Rebuttal to Sam Shamoun's Article, "Muhammad and The Wearing of Silk Garments"


Bassam Zawadi

Sam Shamoun wrote an article over here.

There is no contradiction or problem with the narrations that Shamoun has provided. It's simple: Islam forbids silk for men but not for women. Also, during extreme cases, men may wear silk to fight off an illness (similar to how a Muslim is allowed to eat pork in extreme cases).

Shamoun, however, provides a narration showing that a companion believed that the prohibition extended to women as well:

Khalifa b. Ka'b Abi Dhubyan reported: I heard 'Abdullah b. Zubair addressing the people and saying: Behold! do not dress your women with silk clothes for I heard 'Umar b. Khattab as saying that he had heard Allah's messenger (may peace be upon him) as saying: Do not wear silk, for one who wear it in this world will not wear it in the Hereafter. (Sahih Muslim, Book 024, Number 5150)

However, we have an explicit statement from the Prophet (peace be upon him) stating that women are allowed to wear silk, and he is our ultimate authority. Furthermore, it's possible that Abdullah ibn Zubair didn't hear about this exception made by the Prophet (peace be upon him), which is something familiar since there are several examples that one could show where the companions passed wrong rulings due to not being aware of all the statements made by the Prophet (peace be upon him).

The statement "Do not wear silk, for one who wear it in this world will not wear it in the Hereafter" though appears to be general, is restricted in meaning, which is something commonly found throughout Islamic teachings, as I have already illustrated in several of my articles on this website. Furthermore, it's possible that the Prophet (peace be upon him) made that general statement before restricting it to men later on.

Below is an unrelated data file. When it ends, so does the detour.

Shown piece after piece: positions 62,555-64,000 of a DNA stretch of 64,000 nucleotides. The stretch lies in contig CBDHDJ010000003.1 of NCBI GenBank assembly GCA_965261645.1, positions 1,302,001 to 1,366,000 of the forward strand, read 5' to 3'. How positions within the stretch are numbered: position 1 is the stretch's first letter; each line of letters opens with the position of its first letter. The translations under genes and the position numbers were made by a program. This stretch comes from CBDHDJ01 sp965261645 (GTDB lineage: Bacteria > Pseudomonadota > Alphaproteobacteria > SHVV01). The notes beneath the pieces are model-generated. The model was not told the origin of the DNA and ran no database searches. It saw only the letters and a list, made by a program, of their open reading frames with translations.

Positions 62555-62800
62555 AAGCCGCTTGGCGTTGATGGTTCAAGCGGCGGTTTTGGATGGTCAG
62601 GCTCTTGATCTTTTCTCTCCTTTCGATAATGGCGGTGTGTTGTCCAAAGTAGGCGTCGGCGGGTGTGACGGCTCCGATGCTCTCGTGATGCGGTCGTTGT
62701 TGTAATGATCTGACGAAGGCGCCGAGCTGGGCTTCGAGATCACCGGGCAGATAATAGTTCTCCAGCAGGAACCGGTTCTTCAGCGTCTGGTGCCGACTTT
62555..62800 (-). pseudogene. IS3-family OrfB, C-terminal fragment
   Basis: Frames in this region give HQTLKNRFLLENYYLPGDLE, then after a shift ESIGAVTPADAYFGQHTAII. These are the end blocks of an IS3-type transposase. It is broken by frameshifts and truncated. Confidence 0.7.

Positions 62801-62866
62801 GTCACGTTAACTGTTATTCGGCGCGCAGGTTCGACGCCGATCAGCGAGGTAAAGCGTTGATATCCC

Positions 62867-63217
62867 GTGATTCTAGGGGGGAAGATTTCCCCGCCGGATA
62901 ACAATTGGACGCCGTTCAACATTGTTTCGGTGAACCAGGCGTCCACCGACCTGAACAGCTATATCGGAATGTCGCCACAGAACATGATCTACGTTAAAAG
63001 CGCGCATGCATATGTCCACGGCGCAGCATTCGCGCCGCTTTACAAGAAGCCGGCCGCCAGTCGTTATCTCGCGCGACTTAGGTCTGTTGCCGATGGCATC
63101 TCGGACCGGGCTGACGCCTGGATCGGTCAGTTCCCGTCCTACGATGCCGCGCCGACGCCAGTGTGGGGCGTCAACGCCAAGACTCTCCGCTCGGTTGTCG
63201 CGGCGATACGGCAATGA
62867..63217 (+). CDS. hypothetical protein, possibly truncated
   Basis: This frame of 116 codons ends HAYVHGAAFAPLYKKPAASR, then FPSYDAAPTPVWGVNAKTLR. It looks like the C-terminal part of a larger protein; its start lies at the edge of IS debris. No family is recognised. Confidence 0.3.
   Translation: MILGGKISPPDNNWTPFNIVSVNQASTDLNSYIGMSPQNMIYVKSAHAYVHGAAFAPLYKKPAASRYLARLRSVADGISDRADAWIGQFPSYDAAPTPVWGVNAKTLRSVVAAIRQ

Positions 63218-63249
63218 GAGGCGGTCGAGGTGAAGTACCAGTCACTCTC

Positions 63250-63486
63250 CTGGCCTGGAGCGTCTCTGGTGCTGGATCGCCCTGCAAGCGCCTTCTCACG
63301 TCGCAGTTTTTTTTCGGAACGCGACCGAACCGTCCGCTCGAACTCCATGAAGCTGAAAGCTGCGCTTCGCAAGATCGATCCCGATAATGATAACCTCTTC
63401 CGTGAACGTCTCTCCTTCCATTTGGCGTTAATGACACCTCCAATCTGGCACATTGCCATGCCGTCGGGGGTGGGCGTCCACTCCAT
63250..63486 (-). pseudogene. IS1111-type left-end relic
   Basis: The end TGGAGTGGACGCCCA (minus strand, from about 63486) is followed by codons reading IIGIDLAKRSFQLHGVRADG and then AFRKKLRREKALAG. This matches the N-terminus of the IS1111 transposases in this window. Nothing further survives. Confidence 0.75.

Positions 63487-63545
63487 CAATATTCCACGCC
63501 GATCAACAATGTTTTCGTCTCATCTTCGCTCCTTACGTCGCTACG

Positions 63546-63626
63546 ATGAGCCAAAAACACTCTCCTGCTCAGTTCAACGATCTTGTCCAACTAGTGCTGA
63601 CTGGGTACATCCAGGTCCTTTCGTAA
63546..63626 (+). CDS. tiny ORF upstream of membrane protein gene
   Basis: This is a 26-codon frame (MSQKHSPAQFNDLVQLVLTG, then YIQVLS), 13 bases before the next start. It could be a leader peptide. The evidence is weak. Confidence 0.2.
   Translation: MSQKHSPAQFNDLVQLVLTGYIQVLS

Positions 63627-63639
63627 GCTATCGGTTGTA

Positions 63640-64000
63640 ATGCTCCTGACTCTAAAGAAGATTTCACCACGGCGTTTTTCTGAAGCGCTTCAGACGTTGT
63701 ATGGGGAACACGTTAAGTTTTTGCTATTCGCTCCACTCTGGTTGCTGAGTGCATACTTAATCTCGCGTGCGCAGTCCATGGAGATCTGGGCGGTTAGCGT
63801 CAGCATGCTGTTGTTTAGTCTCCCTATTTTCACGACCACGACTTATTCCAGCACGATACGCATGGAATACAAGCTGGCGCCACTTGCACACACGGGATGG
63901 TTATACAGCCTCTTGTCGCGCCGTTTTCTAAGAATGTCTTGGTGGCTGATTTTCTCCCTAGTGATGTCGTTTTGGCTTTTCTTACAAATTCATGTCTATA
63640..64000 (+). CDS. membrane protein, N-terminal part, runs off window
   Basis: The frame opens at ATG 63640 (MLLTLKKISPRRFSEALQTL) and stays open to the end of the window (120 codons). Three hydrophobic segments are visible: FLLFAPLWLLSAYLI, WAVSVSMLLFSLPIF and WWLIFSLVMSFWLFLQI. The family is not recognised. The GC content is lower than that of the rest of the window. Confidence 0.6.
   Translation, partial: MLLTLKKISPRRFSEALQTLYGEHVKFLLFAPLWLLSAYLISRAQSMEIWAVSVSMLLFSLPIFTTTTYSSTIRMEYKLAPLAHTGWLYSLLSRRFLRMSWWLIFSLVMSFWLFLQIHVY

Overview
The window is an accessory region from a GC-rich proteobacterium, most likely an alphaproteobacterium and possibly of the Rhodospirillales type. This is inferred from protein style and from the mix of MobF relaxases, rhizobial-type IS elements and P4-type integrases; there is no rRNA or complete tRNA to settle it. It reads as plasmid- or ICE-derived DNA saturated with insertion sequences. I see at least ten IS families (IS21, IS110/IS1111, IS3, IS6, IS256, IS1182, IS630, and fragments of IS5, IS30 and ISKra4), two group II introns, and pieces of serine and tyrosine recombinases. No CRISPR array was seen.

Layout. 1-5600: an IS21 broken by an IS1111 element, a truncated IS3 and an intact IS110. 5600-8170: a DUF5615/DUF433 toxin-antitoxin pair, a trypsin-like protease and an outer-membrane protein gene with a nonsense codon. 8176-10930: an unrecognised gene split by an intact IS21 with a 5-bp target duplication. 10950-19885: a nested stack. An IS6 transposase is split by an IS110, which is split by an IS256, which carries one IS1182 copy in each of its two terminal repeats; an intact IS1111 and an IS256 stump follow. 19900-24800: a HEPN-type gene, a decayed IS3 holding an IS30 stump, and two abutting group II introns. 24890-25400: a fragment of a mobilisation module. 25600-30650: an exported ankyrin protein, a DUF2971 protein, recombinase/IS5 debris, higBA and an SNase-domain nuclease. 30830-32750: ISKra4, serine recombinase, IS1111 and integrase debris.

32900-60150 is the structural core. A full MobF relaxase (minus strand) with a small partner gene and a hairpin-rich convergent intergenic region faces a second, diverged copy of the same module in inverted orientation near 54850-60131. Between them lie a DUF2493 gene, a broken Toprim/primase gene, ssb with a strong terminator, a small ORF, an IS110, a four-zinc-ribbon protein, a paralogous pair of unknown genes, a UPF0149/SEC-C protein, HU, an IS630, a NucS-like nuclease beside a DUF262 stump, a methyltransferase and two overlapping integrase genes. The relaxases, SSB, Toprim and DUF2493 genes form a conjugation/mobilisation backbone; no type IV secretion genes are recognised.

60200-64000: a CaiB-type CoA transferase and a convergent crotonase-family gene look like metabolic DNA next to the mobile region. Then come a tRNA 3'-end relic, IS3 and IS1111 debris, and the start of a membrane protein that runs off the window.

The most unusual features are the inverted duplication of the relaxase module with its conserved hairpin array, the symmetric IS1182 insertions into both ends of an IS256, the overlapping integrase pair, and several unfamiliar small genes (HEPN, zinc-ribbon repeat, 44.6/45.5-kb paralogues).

Shamoun has a problem with the Prophet (peace be upon him) permitting selling silk. He said:

To top it off Muhammad even sent silk items to some of his companions and gave them permission to sell it in order to benefit monetarily!


Notice Muhammad's glaring inconsistency at this point. Muhammad rebukes Umar for having silk, but allows him to sell it and even sends him a silk item to benefit from its sale! To see how inconsistent this truly is picture Muhammad allowing someone to sell alcohol and benefit from the sale money, and how wrong that would be. After all, if something is prohibited because it is immoral then shouldn't the selling of it be just as immoral, if not more so, since the person would essentially be damning not only himself but also the buyer to hell?

However, there is nothing wrong with selling silk since silk is permissible for women. I may sell it to a man with the assumption that he may give it to his wife even though the silk is forbidden for him. Similarly, I am allowed to sell a woman's dress to a man, assuming that he would give it to his wife even though it would be forbidden for him to wear it.

So, there really is nothing inconsistent about the Prophet's (peace be upon him) behavior here. It's just a matter of examining all the narrations together and knowing how to harmonize and understand them collectively.

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